Below the Acropolis is the theater of Herod Atticus built by the Romans in 161 AD and still used today for classical concerts, ballet, performances of high cultural value and Yanni. Further on is the Theater of Dionysious the first stone theater and home to Sophocles, Aeschylus, Euripides and Aristophanes. It was rebuilt around 342 BC by Lykourgos and then enlarged by the Romans to be used for gladiator fights. In July of 2003 I saw Jethro Tull here. It was the first rock concert held in the ancient theater and though perhaps some people hope it was the last I would be happy to see more. How about Deep Purple with the Royal Philharmonic Orchestra performing Jon Lord's Concerto for Group and Orchestra? Maybe Procul Harum? Emerson, Lake and Palmer? The Stooges? Where's Leonard Cohen when you really need him?
The small THEATRE OF HERODES ATTICUS seats 5000 spectators and was built by the Roman consul Herodes Atticus between 161 and 174 AD. The shape was hollowed out of the rocks on the southern slope of the Acropolis.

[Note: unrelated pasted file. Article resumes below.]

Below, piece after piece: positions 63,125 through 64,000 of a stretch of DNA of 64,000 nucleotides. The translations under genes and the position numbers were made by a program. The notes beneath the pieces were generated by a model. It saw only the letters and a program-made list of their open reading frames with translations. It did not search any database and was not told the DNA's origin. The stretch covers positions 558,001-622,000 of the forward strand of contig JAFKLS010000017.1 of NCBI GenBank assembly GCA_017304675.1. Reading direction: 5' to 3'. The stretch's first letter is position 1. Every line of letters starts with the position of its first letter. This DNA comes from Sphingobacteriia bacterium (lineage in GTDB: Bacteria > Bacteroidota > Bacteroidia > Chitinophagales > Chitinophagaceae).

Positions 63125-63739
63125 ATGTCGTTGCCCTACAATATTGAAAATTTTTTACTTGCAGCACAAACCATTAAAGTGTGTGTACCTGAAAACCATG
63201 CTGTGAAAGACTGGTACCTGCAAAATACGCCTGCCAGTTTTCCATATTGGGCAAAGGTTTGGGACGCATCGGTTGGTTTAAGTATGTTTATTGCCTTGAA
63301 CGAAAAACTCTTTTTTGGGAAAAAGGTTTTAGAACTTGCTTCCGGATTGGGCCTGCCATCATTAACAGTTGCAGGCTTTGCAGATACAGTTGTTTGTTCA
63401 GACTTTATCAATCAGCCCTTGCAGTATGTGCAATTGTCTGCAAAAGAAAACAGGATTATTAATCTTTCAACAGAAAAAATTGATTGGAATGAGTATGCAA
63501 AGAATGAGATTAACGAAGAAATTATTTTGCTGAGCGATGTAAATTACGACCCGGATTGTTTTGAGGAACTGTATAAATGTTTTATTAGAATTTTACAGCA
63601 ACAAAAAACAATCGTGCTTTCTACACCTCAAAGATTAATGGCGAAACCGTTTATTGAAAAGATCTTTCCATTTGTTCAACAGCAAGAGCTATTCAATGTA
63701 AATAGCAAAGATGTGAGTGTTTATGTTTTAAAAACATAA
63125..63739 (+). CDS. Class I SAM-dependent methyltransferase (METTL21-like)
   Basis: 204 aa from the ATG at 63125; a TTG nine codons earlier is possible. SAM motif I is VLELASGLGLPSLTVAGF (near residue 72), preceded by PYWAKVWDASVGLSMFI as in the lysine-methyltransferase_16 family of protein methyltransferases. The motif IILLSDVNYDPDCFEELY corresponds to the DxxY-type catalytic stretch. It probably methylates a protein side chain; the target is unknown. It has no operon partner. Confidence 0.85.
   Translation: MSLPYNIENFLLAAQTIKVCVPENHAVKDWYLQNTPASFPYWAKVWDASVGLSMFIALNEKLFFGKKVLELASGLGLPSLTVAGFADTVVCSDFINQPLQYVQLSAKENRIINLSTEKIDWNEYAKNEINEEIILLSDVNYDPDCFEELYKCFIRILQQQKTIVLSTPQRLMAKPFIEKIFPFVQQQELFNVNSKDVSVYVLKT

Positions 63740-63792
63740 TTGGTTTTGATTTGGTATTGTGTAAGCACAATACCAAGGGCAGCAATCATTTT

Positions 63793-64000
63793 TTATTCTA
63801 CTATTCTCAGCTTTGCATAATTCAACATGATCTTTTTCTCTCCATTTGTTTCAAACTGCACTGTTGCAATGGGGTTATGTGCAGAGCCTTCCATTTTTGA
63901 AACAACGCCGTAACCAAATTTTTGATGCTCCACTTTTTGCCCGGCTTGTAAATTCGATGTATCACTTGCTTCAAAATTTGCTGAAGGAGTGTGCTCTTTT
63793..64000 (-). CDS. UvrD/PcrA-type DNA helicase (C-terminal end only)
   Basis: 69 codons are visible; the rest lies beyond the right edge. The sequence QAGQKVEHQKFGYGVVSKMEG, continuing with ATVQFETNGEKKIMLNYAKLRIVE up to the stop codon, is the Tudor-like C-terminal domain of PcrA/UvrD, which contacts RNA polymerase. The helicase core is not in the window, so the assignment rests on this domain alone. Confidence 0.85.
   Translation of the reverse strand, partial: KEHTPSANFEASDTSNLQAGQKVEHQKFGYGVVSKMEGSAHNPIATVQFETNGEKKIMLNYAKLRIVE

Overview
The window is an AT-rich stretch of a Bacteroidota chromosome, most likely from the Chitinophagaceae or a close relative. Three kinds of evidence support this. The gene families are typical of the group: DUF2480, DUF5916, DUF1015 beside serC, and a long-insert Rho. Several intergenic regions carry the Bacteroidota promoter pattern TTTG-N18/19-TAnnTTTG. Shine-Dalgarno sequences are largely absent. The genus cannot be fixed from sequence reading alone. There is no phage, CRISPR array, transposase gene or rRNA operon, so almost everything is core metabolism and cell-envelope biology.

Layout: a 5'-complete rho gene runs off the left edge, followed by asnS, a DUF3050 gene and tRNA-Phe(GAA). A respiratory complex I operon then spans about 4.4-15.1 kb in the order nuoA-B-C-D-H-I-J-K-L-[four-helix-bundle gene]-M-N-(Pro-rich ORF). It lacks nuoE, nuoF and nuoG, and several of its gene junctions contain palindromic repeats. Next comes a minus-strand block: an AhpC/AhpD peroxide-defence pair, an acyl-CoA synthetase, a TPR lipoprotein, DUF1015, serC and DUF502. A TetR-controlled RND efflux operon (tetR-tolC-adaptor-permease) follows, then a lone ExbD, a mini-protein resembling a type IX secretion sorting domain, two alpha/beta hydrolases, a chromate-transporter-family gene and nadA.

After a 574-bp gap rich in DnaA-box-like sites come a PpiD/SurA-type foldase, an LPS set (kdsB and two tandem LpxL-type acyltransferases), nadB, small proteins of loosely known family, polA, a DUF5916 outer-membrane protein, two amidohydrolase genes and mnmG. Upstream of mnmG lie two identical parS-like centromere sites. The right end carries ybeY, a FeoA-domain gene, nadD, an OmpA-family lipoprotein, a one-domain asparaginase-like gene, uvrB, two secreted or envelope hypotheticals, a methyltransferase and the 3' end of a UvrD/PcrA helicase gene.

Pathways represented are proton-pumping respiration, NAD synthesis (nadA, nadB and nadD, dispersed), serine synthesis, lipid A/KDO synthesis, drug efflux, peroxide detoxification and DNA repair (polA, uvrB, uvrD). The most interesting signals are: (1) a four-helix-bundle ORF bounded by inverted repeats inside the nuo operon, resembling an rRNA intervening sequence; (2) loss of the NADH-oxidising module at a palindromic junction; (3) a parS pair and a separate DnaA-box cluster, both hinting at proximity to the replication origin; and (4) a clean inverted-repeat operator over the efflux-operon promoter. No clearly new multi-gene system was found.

The theatre is still in use today and is used for a range of entertainment including plays and concerts. Actually, workers were preparing for a presentation of the opera "Carmen", the day we were there, as they were setting up lighting all around the theatre.
Below the Acropolis is this theatre, built by the Romans in 161 A.D.
It's still used for classical concerts and performances, especially during the Summer Festival.
The 5000 seats were renewed between 1950 and 1961.
Before arriving at the entrance to Acropolis we passed by the THEATER OF HERODES ATTICUS. It is also known as the Odeion of Herodes Atticus & was built in AD 161. Outdoor concerts are still held here. The view from here is magnificent!